In the attorney occupation, the level of representation for some groups is not as pronounced, with Hispanic American men and women, Asian American men, and women of two or more races having participation rates below the relevant CLF.

Women, Hispanic American men and women, White women, and women of two or more races also fall below the CLF in the financial administration and general business and industry occupations. In the general business and industry occupation, Black American men and women, American Indian and Alaska Native women, and Asian American women are slightly below the CLF.

To address the participation rates of the groups noted above in the non-examiner occupations, the FDIC recruitment plan includes strategies intended to increase outreach to prospective applicants in underrepresented groups at the entry, mid, and senior levels in these occupations throughout the agency. The plan includes reaching out to professional organizations, colleges and universities, and affinity groups.

In 2016, the FDIC continued monitoring race, ethnicity, gender, and grade levels by FDIC divisions and offices. As a result, the FDIC continues expanding outreach and recruitment more broadly to increase minority and women representation at senior levels within the FDIC. Also, the FDIC updated and continued implementing its Diversity and Inclusion Strategic Plan, which is designed to develop an integrated view of diversity and inclusion, strategically monitor and manage the employment life cycle (hire to retire), and address challenges at the FDIC.


Other Activities

Status of DFA Section 342 Regulated Entity Requirements

Section 342(b)(2)(C) of the DFA requires the OMWI Director of each federal financial regulatory agency to develop standards for assessing the diversity policies and practices of its regulated institutions.

The FDIC OMWI worked closely with its counterpart OMWI Directors at the Office of the Comptroller of the Currency (OCC), the National Credit Union Administration (NCUA), the Federal Reserve Board (FRB), the Consumer Financial Protection Bureau (CFPB), and the Securities and Exchange Commission (SEC). On June 10, 2015, the OMWI agencies published in the Federal Register the final Interagency Policy Statement Establishing Joint Standards for Assessing the Diversity Policies and Practices of Regulated Entities (Policy Statement).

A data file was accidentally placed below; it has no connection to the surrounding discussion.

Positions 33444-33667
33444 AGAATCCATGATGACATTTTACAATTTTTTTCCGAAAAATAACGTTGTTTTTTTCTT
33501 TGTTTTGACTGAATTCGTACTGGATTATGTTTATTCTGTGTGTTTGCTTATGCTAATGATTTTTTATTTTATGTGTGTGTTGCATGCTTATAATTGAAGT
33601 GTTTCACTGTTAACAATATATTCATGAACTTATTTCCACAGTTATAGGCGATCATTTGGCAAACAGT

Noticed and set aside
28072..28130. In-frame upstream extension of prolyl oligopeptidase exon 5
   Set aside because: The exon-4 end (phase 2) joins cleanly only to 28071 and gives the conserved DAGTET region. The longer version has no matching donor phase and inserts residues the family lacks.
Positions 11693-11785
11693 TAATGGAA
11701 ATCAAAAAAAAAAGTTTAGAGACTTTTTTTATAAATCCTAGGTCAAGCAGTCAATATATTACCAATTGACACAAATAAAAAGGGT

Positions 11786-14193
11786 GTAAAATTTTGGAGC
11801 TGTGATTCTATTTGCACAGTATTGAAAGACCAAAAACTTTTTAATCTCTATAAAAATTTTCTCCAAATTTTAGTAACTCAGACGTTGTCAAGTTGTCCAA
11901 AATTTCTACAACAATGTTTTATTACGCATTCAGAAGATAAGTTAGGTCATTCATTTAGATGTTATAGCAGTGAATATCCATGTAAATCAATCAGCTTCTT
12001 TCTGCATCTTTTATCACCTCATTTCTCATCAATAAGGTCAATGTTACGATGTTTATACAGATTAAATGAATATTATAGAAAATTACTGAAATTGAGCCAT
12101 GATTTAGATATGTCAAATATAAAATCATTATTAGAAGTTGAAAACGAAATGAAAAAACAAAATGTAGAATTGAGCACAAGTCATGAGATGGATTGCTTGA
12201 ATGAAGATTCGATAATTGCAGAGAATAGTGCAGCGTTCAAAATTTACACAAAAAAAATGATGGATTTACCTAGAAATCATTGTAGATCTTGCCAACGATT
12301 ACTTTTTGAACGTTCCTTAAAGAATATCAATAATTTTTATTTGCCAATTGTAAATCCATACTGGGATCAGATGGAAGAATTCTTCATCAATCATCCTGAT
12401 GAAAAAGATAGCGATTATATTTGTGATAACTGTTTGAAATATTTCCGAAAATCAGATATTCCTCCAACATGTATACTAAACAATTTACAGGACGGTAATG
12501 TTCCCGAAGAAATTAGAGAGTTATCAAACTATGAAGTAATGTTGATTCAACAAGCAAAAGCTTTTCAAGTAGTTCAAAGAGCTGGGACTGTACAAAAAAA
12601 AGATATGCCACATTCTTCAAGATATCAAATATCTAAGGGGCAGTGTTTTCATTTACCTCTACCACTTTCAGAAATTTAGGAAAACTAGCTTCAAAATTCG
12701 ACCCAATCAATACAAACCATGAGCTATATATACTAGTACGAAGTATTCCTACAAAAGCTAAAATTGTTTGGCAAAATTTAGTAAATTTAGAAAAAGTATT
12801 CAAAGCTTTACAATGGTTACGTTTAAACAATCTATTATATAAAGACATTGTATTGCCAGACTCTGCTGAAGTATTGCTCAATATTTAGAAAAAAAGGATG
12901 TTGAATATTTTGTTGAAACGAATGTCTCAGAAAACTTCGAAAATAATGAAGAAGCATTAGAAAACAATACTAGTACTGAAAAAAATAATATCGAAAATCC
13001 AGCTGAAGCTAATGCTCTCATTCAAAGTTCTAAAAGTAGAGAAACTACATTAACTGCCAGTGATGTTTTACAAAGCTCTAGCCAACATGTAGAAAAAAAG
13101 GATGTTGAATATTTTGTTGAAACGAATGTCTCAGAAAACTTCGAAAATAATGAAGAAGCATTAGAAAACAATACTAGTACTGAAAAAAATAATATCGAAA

The Policy Statement reflects input received during a public comment period, as well as information gathered throughout the development process, and is intended to promote transparency and awareness of diversity policies and practices within the financial services industry. Furthermore, the Policy Statement provides a framework for regulated financial institutions to establish, assess, and strengthen their diversity policies and practices.

In 2016, the FDIC continued to collaborate with its counterparts at the OCC, FRB, CFPB, and SEC. These five OMWI agencies received approval from the OMB on February 18, 2016, as required by the Paperwork Reduction Act (PRA), to collect information from their regulated entities. Regulated entities were notified of the collection approval through the Federal Register on July 13, 2016, and were informed that they may now submit self-assessments of their diversity policies and practices to the OMWI Director of their primary federal financial regulator.

During 2016, the FDIC OMWI participated with the other agencies in discussions with financial institutions regarding the requirements of the Policy Statement and, particularly, the self-assessments. Panel discussions were held at the American Bankers Association National Conference, the Massachusetts Bankers Association Human Resources Conference, the Community Bankers Association of Georgia’s Sixth Annual Workplace Conference, the Financial Services Industry Roundtable, and the Mortgage Bankers Association Roundtable hosted by the CFPB.

To facilitate uniform and systematic collection of information, the FDIC developed a diversity self-assessment template for its regulated institutions to use as they assess their diversity policies and practices. After a period of public comment pursuant to the PRA, the FDIC received approval from OMB for the template in early 2017. In addition, FDIC, OCC, and FRB developed Frequently Asked Questions and posted them on each agency’s website as a resource to regulated institutions.

Guidance to the financial institutions strongly encourages them to disclose, on their websites, their diversity policies and practices, as well as information related to their self-assessments, to maximize transparency, and to provide their policies, practices, and self-assessment information to their primary federal financial regulator. In 2016, some FDIC-regulated institutions began conducting self-assessments against the diversity standards and submitting them to the FDIC OMWI Director. The FDIC plans to use self-assessment information provided by its regulated institutions to monitor progress and trends, and to identify and publicize promising diversity policies and practices in the financial services industry. Through inter-agency coordination with the OCC and the FRB, the FDIC will continue communicating with the regulated institutions about the value of conducting the self-assessment, submitting it to the OMWI Director of the primary federal regulator, and making information transparent to the public.